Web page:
Read the rest of this entry »

September 9, 2007

Anticipating the opening of the New Acropolis Museum

Posted at 1:47 pm in Elgin Marbles, New Acropolis Museum

The New York Times includes the New Acropolis Museum on its list of major new museums that are scheduled to open in the coming months.

New York Times

Architectural Shifts, Global and Local
Published: September 9, 2007

OVERWHELMED by the globetrotting needed to keep up with the new museums opening every year? Well, put on your track shoes. Keep up the pace.

The ribbon cuttings this season begin at the New Acropolis Museum in Athens, finally opening after a decade of delays. Bernard Tschumi’s delicate exercise in blending contemporary architecture into a weighty historical context carries a political message from the Greek government. It is an argument for bringing home the Elgin Marbles.


September 8, 2007

The Universal Museum concept rumbles on

Posted at 10:48 am in British Museum, Elgin Marbles, Similar cases

The Universal Museum concept never really had its day of fame, as it was shot down from all sides almost as soon as it had been dreamt up. It is still not completely dead tough & various attempts are being made to re-brand this idea until eventually the world finds it palatable enough to buy into it.


(Friday, 07 September 2007) – Written by Dr. Kwame Opoku – Last Updated (Friday, 07 September 2007)

The International Council of Museums (ICOM) had as theme for this year’s General Conference, MUSEUMS AND UNIVERSAL HERITAGE

I was rather surprised that after all the serious criticisms which had been made against the 2003 so-called “Declaration on the Importance and Value of Universal Museums” by which certain museums declared themselves to be universal museums in an attempt to discourage any demands for the return of stolen or looted art objects from Africa, Asia, America and Oceania which are found in museums such as the Louvre, the British Museum, Völkerkunde Museum, Berlin, Völkerkunde Museum, Vienna and other institutions.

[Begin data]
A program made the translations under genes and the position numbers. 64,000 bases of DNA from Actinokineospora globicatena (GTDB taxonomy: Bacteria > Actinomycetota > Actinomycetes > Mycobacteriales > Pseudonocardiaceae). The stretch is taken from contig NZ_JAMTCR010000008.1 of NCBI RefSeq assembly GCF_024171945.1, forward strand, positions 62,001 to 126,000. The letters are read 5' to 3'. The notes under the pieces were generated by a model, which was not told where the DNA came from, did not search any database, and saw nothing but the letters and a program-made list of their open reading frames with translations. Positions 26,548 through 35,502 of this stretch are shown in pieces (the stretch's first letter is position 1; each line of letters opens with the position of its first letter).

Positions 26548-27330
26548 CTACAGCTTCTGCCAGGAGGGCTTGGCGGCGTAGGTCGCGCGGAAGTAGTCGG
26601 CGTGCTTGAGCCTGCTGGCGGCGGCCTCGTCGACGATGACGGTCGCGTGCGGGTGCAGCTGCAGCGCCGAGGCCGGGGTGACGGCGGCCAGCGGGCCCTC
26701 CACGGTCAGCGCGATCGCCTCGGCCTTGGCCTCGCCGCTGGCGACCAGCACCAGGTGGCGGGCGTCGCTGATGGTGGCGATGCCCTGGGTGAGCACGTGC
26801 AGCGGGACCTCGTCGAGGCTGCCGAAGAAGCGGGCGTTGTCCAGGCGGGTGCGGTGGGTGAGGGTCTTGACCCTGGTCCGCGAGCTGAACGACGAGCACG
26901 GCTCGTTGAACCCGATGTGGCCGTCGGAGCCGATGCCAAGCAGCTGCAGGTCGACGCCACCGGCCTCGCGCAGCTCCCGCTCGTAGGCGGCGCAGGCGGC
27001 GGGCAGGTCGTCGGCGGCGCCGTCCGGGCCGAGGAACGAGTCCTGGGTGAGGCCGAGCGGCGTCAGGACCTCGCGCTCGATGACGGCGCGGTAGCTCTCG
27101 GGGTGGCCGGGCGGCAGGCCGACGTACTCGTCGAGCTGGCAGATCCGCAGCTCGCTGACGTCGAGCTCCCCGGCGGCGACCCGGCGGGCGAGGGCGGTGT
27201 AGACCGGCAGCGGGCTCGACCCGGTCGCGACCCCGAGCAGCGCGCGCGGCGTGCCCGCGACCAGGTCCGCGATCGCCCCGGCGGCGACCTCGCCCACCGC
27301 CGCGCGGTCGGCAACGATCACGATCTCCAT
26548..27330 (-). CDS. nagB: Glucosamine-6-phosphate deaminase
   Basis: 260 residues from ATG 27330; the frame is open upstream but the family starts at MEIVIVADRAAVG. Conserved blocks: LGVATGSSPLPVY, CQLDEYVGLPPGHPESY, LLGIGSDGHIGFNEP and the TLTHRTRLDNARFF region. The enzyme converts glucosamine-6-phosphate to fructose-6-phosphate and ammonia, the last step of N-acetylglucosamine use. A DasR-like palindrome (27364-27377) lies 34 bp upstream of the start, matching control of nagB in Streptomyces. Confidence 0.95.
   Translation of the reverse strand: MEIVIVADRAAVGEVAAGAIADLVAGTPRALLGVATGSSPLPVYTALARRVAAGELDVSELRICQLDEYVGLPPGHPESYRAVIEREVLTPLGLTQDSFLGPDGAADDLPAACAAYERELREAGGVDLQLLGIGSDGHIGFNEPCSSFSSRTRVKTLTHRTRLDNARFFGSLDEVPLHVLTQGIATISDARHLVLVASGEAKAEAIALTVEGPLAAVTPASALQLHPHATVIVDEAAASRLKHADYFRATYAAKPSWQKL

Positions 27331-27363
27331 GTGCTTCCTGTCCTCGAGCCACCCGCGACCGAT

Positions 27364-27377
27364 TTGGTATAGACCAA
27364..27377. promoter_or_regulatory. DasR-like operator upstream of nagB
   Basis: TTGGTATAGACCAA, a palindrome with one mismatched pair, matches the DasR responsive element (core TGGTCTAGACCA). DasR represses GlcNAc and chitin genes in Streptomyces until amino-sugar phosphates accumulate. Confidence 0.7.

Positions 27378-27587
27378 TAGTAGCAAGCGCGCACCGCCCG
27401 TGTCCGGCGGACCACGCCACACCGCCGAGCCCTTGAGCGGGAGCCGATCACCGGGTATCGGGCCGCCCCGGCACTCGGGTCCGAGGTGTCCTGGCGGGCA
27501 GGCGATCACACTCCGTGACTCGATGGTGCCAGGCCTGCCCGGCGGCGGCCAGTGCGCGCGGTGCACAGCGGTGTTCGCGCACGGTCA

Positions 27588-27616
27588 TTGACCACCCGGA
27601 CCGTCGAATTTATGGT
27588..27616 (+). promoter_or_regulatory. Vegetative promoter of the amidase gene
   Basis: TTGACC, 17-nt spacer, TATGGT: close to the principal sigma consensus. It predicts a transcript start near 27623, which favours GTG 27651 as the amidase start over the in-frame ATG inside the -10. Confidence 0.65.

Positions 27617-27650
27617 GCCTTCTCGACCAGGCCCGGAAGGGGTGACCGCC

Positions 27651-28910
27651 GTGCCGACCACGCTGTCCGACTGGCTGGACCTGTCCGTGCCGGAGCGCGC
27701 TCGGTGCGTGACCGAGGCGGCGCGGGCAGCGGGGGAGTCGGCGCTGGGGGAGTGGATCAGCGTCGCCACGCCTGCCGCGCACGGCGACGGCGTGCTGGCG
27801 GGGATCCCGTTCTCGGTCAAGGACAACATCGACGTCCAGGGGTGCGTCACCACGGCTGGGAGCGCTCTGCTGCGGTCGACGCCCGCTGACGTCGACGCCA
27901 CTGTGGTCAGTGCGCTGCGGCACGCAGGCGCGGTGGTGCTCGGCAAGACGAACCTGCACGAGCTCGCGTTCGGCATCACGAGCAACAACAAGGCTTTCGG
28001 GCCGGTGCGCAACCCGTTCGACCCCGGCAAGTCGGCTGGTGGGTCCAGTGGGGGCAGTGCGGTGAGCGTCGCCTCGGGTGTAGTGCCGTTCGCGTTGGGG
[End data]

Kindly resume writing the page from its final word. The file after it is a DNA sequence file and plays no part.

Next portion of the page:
Read the rest of this entry »

September 4, 2007

Who do deep sea treasures belong to?

Posted at 1:43 pm in Similar cases

Salvage from the wreck of a Spanish ship off the coast of Portugal has opened up new arguments over who treasures in such instances actually belong to.

International Herald Tribune

Cultural heritage: Whose deep sea treasure is it really?
Published: September 4, 2007

The United Nations 2001 convention on protecting underwater cultural heritage was right to oppose the plundering of sunken archaeological treasures for profit. Unfortunately, only 15 countries have ratified the agreement, and the plundering has begun.

In what may become the biggest underwater find ever, Odyssey Marine Explorations, a commercial operation from Tampa, Florida, has reportedly hauled 17 tons of gold and silver from a ship widely believed to be the Spanish galleon Nuestra Señora de las Mercedes that was sunk by a British warship off the coast of Portugal in October 1804.
Read the rest of this entry »